Initially, we only targeted police for these sessions but, based on demand, we included other key groups, such as health care workers, judges, social workers, and the media.

A significant aim of the course is to provide an understanding of LGBTI people.   That is why Maurice and I deliver the sessions together.  We allow participants who may never have had the opportunity to openly interact with gays a safe place for them to ask their most probing questions of a gay couple.

St. Lucia Police LGBT Sensitivity Training

St. Lucia Police LGBT Sensitivity Training

76 Crimes:  What are some of the questions that participants ask about your relationship as a gay married couple, and how do you respond?

MT: They have asked: “Who is the wife and who is the husband?” “Why don’t you have the same last name?”

We recognize that the questions, though invasive, are not meant to be malicious.  The participants genuinely want to know.  And since Tom and I are both used to these kinds of questions — he was a cop and I am a lawyer, so we have pretty much heard it ALL — we simply answer as respectfully and honestly as we can.  The learning has been transformative.

76 Crimes: How so?

TD: Officers who came into the training sessions very hostile to any discussion on human rights for LGBTI people actually expressed at the end that they really had no idea just how “normal” LGBTI people are.

Many attendees previously viewed LGBTI people as perverse abominations, and un-apprehended criminals who are a threat to children.  We present the reality that many LGBTI people have families — for example, Maurice has a biological son and has fostered 2 others — and we feel we really are only different from heterosexuals in how we express our love for another consenting adult.  This usually leads to a reduction in the level of hostility.  Participants quickly realize that our relationship is not principally about sex, but rather our desire to share and build a life with someone we love. This is a desire to which they can all relate.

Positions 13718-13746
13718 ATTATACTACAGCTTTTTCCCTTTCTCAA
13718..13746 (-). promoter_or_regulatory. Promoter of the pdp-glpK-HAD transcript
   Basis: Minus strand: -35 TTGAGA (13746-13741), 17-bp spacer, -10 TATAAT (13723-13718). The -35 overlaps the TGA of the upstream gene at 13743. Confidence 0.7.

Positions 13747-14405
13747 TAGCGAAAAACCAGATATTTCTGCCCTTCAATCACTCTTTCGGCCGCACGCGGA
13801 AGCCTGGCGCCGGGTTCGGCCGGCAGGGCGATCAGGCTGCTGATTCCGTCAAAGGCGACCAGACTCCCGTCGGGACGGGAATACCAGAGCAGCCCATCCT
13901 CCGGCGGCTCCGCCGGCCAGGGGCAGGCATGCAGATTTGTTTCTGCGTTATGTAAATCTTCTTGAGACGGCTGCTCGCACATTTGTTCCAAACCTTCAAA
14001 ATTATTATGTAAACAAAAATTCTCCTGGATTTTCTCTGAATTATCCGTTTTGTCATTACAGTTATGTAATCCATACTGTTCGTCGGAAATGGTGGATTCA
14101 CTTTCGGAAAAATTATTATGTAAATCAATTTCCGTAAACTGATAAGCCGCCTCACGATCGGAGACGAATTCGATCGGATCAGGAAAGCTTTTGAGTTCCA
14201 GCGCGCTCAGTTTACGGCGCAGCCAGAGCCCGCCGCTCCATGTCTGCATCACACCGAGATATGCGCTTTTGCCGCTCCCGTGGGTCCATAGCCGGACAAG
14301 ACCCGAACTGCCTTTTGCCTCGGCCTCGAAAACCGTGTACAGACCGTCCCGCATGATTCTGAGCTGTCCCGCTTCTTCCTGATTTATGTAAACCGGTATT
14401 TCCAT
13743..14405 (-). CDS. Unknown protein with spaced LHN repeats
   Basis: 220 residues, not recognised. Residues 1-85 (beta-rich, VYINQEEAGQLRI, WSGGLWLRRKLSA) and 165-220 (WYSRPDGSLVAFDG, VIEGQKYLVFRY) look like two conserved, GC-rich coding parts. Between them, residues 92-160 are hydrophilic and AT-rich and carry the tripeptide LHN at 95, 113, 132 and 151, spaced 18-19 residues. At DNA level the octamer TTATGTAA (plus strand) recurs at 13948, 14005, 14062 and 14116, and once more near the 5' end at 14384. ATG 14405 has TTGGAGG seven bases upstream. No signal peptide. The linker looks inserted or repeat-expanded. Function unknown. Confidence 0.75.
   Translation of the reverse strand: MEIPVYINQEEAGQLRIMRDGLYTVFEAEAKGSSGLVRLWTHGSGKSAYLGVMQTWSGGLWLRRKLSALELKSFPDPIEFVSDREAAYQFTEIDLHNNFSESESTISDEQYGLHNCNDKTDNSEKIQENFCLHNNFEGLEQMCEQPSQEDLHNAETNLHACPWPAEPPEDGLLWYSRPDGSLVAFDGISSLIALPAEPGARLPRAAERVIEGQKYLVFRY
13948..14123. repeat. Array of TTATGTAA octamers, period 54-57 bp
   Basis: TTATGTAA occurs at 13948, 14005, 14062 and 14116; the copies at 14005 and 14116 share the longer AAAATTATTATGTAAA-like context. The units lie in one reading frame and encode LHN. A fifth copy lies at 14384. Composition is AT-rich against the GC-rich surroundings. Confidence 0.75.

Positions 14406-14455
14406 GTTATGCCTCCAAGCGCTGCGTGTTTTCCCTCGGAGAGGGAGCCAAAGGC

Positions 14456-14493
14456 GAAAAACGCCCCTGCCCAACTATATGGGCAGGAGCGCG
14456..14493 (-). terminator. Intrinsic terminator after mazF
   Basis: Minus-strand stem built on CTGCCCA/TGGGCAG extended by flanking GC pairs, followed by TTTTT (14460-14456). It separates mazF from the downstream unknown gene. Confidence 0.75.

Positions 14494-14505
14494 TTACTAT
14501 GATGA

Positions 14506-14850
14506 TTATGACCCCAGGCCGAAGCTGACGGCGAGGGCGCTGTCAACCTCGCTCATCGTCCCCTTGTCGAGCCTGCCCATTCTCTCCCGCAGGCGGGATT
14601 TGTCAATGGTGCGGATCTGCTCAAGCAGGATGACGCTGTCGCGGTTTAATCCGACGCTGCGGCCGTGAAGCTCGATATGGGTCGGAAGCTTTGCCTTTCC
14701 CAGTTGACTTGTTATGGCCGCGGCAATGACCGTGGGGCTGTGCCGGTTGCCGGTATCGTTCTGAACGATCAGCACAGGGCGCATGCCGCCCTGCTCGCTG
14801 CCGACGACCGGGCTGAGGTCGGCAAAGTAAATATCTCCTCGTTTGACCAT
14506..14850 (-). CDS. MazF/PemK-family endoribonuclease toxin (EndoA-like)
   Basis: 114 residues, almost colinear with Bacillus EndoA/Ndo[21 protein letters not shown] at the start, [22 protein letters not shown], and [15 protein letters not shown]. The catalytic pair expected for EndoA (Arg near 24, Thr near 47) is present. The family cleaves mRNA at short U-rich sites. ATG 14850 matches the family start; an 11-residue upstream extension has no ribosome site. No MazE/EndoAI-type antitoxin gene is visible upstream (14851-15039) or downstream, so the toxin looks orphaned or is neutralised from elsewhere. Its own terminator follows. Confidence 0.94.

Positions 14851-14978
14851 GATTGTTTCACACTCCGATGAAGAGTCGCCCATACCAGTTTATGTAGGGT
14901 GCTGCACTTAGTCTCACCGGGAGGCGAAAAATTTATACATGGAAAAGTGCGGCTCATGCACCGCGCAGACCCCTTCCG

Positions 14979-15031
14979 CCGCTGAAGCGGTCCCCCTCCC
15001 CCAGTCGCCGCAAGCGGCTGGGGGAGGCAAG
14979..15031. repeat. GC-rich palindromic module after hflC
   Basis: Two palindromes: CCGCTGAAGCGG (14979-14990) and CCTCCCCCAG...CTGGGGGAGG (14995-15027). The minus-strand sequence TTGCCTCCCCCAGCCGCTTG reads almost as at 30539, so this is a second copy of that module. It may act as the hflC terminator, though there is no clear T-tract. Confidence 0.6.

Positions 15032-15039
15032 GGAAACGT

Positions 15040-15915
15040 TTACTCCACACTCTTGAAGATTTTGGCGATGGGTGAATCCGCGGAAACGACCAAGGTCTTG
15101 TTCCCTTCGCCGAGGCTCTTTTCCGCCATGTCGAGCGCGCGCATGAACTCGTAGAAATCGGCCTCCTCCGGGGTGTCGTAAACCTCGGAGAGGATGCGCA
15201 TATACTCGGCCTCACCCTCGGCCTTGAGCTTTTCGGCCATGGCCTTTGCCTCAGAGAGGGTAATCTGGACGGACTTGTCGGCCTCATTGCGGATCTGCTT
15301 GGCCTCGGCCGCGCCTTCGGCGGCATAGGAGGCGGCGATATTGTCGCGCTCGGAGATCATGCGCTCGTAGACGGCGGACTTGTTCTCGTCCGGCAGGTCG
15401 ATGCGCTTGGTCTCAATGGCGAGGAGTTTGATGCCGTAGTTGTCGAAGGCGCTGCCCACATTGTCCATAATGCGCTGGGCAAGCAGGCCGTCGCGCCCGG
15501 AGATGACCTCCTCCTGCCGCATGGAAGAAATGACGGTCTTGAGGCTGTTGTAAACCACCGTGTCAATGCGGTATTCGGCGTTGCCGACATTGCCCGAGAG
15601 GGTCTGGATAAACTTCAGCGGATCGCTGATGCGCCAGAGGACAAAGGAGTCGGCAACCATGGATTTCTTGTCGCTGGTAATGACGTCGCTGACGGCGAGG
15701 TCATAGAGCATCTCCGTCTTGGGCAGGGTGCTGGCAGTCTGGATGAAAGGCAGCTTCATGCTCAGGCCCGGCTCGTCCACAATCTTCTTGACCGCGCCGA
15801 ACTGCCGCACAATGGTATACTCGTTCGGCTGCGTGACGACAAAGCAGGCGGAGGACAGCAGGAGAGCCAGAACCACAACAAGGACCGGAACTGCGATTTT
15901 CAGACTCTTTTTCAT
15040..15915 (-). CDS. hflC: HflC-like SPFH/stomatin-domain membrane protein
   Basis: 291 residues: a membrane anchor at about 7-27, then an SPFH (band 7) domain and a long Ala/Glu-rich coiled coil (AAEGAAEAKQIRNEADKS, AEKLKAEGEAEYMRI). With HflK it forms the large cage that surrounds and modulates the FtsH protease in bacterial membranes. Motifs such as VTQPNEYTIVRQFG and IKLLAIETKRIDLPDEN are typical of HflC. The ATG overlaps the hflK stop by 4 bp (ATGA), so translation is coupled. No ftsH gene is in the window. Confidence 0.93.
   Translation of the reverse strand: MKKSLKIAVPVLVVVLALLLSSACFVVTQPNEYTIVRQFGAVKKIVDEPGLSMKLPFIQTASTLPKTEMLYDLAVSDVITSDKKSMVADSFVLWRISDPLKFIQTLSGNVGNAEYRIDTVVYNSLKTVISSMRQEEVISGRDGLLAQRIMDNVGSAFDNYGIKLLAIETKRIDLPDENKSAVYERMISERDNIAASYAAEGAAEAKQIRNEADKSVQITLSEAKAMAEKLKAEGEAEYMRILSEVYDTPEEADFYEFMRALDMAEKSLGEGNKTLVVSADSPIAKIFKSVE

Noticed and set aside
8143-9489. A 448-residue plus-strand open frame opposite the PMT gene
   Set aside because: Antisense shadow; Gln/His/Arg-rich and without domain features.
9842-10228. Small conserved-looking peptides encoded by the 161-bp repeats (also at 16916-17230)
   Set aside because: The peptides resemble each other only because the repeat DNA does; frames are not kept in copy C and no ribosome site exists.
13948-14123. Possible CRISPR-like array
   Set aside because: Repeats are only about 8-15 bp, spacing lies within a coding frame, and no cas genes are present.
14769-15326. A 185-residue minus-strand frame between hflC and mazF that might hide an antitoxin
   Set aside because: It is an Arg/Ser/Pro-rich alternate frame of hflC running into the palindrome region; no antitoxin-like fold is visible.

St. Lucia Police LGBT Sensitivity Training

St. Lucia Police LGBT Sensitivity Training

These trainings have had impacts in ways we did not imagine.  For example, at the end of the last sessions in St. Lucia, the officers held their annual police week celebrations, which included a public debate.  The moot topic was: “As consenting adults, gays have the right to marry.”  This was amazing, as the officers chose this subject themselves and had to research both sides of this argument.  While we do not expect marriage equality to arrive in St. Lucia anytime soon — it is a very conservative society and the Catholic church is very influential — the fact is that as a result of the training, the conversation is continuing about the rights of LGBTI people on the island.

76Crimes: Are you working with other groups or individuals on this training?

MT:  Certainly.  AIDS-Free World brought this training to the Caribbean two years ago, in partnership with local groups.  Through LGBTI Aware Caribbean, local groups are now responsible for the sustainability of these trainings.  These types of sessions require tremendous local coordination and negotiation with key stakeholders.  Sometimes, these discussions can be challenging, especially in light of the politics surrounding LGBTI rights in the region at this time.  We are therefore very pleased to continue working with organizations such as United and Strong of St. Lucia, MOVADAC of Barbados, and LGBT Platform Suriname.

The Global Justice Institute of Metropolitan Community Church has also agreed to act as fiscal sponsors so that private individuals can make online donations to support this project and receive tax deductible receipts for U.S. dollar contributions.

76 Crimes: Beside awareness-raising, what do you also hope to accomplish from the training?

TD:  The aims for the training are simple:

  • To empower participants to support the safety of LGBTI people;
  • To promote respect for the human rights of all citizens;